I am especially interested in how communities act under conditions of extreme threat: how they survive, how they live, and how they mobilize in response to violence. These topics build on a variety of political science, sociological, and historical literatures about the conditions and dynamics of violence and contention. They raise important descriptive and causal questions like:

  • What explains local variations in violence against civilians during episodes of large-scale repression or one-sided violence?
  • What strategies do civilians use to respond to instances of large-scale repression or one-sided violence? How do these strategies interact with the local, national, and international dynamics of these violent episodes?
  • Why do some civilian populations undertake collective action in response to mass violence, while others do not?

Below is a list of published and in-progress works that make up my ongoing research agenda on these topics. If you’re working on these issues—as a scholar, policymaker, practitioner, or activist—and are interested in collaborating, please reach out at

Academic publications

“The Black Freedom Movement and the Politics of the Anti-Genocide Norm in the United States, 1951 – 1967,” forthcoming in Genocide Studies and Prevention

This article explores the political uses of the anti-genocide norm by black freedom activists in the United States between 1951, when the Civil Rights Congress petitioned the United Nations with evidence of genocide against black Americans, and 1967, when the topic of genocide returned to mainstream public debate with the beginning of William Proxmire’s campaign for US ratification of the Convention. Using public speeches and pamphlets of the US black freedom movement, and private documentation by movement activists, this paper demonstrates how black activists used the nascent anti-genocide norm to (1) critique the relationship between the US government’s role in the postwar international order amid ongoing mass violence against black Americans, and (2) express solidarity with global social movements against colonialism and Cold War-era imperialism. I conclude by arguing that the black freedom movement’s mobilization around the anti-genocide norm has important historical, historiographical, and methodological implications for genocide research.

Policy publications

(with Otto Saki and Lawrence Woocher) “Scenarios of Repression: Preventing Mass Atrocities in Zimbabwe,” US Holocaust Memorial Museum, Washington, DC, November 2016 (pdf)

(with Richard Gowan and Lawrence Woocher) “Preventing Mass Atrocities: An Essential Agenda for the Next UN Secretary General,” US Holocaust Memorial Museum, Washington, DC, September 2016 (pdf)

Working papers

“Evaluating Counterfactual US Policy Action in Syria, 2011-16: A Review of Empirical Evidence from Related Cases,” US Holocaust Memorial Museum, Washington, DC, August 2017 (pdf)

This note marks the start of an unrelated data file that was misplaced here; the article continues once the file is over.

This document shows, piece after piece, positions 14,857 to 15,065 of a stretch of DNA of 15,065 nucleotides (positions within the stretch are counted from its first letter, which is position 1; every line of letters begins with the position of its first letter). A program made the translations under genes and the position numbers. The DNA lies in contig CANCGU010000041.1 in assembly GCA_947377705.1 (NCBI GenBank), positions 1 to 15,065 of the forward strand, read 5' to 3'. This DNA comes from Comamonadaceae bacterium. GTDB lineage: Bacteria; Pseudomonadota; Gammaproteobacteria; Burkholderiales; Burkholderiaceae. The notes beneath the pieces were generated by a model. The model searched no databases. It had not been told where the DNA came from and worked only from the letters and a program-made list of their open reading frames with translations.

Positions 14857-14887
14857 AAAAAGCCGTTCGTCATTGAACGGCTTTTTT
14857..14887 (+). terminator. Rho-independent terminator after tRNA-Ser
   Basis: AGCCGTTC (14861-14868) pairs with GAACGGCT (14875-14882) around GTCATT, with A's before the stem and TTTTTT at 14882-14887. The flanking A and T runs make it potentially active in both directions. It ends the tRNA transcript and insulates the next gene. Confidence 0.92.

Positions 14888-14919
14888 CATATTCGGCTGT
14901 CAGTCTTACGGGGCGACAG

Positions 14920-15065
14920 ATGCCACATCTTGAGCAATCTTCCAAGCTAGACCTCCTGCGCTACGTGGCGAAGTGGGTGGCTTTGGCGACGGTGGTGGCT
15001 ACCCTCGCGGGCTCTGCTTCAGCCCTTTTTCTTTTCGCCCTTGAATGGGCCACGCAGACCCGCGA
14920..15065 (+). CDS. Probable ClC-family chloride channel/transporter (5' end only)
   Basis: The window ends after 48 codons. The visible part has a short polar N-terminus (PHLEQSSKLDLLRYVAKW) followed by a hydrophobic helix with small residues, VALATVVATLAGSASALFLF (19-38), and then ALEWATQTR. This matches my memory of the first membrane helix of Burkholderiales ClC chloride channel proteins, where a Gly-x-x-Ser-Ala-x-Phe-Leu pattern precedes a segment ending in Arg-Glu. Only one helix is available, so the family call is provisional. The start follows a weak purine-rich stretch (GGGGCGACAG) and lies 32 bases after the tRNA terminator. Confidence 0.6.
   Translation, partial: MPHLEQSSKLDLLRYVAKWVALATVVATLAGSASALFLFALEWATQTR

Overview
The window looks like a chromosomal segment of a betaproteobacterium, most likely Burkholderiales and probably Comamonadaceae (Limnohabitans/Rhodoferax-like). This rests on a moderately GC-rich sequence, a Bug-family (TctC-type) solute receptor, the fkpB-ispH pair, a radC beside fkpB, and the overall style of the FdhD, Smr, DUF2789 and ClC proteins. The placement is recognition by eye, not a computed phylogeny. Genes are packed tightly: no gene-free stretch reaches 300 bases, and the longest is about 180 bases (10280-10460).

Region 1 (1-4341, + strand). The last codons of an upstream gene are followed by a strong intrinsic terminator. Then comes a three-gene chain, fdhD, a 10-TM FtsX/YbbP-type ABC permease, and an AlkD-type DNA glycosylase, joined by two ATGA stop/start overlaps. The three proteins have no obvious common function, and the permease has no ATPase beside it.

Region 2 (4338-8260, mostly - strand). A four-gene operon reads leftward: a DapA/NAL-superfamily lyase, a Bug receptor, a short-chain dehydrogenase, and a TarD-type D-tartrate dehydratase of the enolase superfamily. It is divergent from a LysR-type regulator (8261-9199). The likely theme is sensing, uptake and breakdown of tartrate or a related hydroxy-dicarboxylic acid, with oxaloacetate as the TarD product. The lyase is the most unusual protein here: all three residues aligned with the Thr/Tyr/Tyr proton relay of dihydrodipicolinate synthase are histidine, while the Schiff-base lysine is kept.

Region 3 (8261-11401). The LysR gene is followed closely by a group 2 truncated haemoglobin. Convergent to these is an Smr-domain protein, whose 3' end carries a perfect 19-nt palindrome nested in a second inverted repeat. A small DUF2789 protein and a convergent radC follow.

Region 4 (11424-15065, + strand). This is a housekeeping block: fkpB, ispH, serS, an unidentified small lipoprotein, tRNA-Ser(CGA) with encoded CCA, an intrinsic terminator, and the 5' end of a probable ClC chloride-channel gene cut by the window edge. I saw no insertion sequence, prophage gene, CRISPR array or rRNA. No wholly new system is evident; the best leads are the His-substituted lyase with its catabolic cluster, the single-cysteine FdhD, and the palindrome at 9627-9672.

Work in progress

(with Kelebogile Zvobgo) “Co-Opting Truth: Explaining Transitional Justice in Authoritarian Regimes”

Why do authoritarian regimes adopt transitional justice mechanisms such as truth commissions? Scholarship implies that these mechanisms are established during moments of political transformation and transition. However, nearly one-third of truth commissions have been created by autocratic regimes. We argue that autocrats deploy truth commissions as a means of minimal compliance with the now-global norm of accountability for political violence. Drawing on the autocratic resilience literature, we theorize that autocrats use truth commissions to co-opt the truth, whether they are investigating themselves or their political rivals. We expect that self-investigating truth commissions will have limited mandates, while truth commissions investigating previous regimes will have broad mandates. We additionally expect that the reports issued by self-investigating truth commissions will diverge from external accounts of violence and abuses, while commissions investigating previous regimes will converge with external accounts. To evaluate our hypotheses, we draw on a novel dataset of autocratic truth commissions established between 1970 and 2018.

“Explaining subnational variations in pogrom violence: The case of the Kristallnacht pogrom”

Why do pogroms result in violence in some localities, but not in others? I argue that revealed pre-violence support for anti-minority groups explains spatial variations in anti-civilian attacks during a pogrom episode. Revealed political support for anti-minority groups helps pogrom organizers overcome significant social obstacles to the mass collective violence that distinguishes pogroms from other forms of violence against civilians. To evaluate this hypothesis, I introduce a new geocoded dataset of Jewish houses of worship prior to the Kristallnacht (“Night of Broken Glass”) pogrom against Germany’s Jewish population from 9 – 10 November 1938, based on archival information gathered by a Jewish memorialization project. I use these data to show the effects of Nazi Party vote share during the Weimar Republic’s November 1932 parliamentary elections on spatial variations in pogrom violence. The paper demonstrates the importance of collective political identities in explaining subnational variations in pogrom violence.